Sunday, September 22, 2013

When Loving Includes the Enemy

One of my students, I’ll call her Marla, has come a long way.  In the last year I have seen her blossom in confidence and imagination.  I’ve seen her grow more secure in life and a little more bold.  Not too much.  But the right much.  I’m so proud of her and can’t wait to see how she continues to grow.

She’s a star.

Really.  She’s one of the stars in my Christmas musical.  Which is really amazing, since a year ago, she was so timid she was scared to death to sing in a quintet.  This year, she sings-dances-solos.  It really has been a remarkable year for her.

And I’m very protective of her and of her growth.  I was feeling nervous about the reaction to all this when the full choir sees her shine during full rehearsals… well, only nervous about one person.  I’ll call her Beatrice the Bully. 

I know she’ll be jealous. 

I don’t want Beatrice to eat Marla’s progress.  I don’t want Marla’s heart or spirit or umph to be crushed.

So, I took an offensive stand.   I spoke to someone over her and said, “If Beatrice says anything to hurt Marla, even one thing, she will not be allowed to be in the musical.”

That someone over her is someone I enjoy.  A friend.  And she said something to me that I needed to hear.  “Well, maybe I can prepare Beatrice so that she’s ready to see Marla in the spotlight.  Let me talk to her and ease her in to the thought – instead of just going to her with a threat.”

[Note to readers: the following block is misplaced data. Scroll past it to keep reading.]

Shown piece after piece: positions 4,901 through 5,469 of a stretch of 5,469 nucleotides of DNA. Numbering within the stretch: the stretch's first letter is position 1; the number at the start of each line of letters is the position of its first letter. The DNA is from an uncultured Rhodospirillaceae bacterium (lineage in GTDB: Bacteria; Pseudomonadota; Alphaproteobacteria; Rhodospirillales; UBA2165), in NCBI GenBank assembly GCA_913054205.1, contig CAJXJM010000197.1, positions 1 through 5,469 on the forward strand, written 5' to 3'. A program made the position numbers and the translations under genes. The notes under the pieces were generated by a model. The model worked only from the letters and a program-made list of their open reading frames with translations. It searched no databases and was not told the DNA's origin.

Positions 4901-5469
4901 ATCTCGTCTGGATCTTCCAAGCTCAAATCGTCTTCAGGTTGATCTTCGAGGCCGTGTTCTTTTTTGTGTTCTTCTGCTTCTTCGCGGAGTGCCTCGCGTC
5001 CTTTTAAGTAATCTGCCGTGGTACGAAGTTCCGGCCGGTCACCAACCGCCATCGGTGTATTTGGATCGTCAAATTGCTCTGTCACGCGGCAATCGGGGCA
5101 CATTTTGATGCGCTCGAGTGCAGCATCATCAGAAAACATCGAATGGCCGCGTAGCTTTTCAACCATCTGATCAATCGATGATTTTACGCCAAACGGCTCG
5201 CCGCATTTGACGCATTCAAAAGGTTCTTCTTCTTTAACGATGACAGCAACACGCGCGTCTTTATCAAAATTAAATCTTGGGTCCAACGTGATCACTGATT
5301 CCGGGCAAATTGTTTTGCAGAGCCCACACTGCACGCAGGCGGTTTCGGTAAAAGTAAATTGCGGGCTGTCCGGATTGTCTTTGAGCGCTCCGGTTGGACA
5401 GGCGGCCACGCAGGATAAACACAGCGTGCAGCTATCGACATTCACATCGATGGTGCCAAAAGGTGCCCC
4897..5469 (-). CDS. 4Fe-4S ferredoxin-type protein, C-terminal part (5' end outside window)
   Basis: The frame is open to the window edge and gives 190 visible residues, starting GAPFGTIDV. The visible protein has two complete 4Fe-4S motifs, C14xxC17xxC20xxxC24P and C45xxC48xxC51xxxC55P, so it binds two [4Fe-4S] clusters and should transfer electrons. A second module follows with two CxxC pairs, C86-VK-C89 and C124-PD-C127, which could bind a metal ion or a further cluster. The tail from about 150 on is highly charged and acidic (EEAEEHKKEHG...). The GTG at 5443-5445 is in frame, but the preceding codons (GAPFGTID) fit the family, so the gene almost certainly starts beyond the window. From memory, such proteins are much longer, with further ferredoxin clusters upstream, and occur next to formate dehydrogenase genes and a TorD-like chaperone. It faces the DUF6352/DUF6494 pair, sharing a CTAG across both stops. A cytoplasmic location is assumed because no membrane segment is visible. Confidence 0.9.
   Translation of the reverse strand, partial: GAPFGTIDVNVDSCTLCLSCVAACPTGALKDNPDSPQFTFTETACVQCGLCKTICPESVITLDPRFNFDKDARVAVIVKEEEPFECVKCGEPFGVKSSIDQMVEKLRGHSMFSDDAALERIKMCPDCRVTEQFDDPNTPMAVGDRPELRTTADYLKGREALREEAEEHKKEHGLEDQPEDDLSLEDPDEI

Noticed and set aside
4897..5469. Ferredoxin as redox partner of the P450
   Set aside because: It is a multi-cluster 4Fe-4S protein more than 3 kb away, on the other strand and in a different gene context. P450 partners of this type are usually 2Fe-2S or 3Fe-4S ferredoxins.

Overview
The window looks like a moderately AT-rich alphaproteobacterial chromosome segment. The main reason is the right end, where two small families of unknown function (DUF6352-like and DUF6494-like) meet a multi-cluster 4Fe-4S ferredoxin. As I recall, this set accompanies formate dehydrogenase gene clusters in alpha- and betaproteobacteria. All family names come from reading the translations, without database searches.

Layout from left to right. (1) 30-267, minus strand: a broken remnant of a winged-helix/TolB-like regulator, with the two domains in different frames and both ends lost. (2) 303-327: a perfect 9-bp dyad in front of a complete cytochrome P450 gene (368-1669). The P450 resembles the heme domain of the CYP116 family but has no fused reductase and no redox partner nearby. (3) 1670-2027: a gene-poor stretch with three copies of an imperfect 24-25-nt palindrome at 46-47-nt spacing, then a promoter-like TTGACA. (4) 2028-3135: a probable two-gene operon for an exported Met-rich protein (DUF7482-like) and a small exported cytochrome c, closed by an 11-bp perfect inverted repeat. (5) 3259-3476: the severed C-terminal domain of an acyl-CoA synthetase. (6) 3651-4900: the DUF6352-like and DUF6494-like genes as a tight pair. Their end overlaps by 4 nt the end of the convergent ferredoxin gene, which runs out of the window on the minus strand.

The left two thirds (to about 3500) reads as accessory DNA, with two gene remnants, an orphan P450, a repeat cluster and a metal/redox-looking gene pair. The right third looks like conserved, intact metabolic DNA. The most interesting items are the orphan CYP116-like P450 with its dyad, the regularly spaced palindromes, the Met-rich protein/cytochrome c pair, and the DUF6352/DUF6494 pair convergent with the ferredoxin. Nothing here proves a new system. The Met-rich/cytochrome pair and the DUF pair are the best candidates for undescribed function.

Woah.  Stop.

She is responsible for both Marla and Beatrice.  And she was thinking about how to be responsible for both their hearts.  Even though both are my students, I was seeing Beatrice as the enemy.  My friend was seeing her as someone who needs loving.

Same story.  Take two.

A neighbor woke up in the middle of the night to find a woman trying to get into her house.  Then the car.  Something was going on with the woman.  She was lost in her mind for one reason or another.  She went to the next house, then the next, on down the street.  While a family member called the police, this neighbor followed the lady.  She didn’t want that stranger to get hurt. 

And here I am this morning, thinking about loving my enemies… whoever my enemies might be.  And how God loved us while we were enemies.  His enemies. 

I want to be bold in this.  In my home.  On the highway.  With my students and my friends and my family.  To care even when I feel threatened.  To treat others the way I want to be treated.


To treat others the way God has treated me.

That's called grace.

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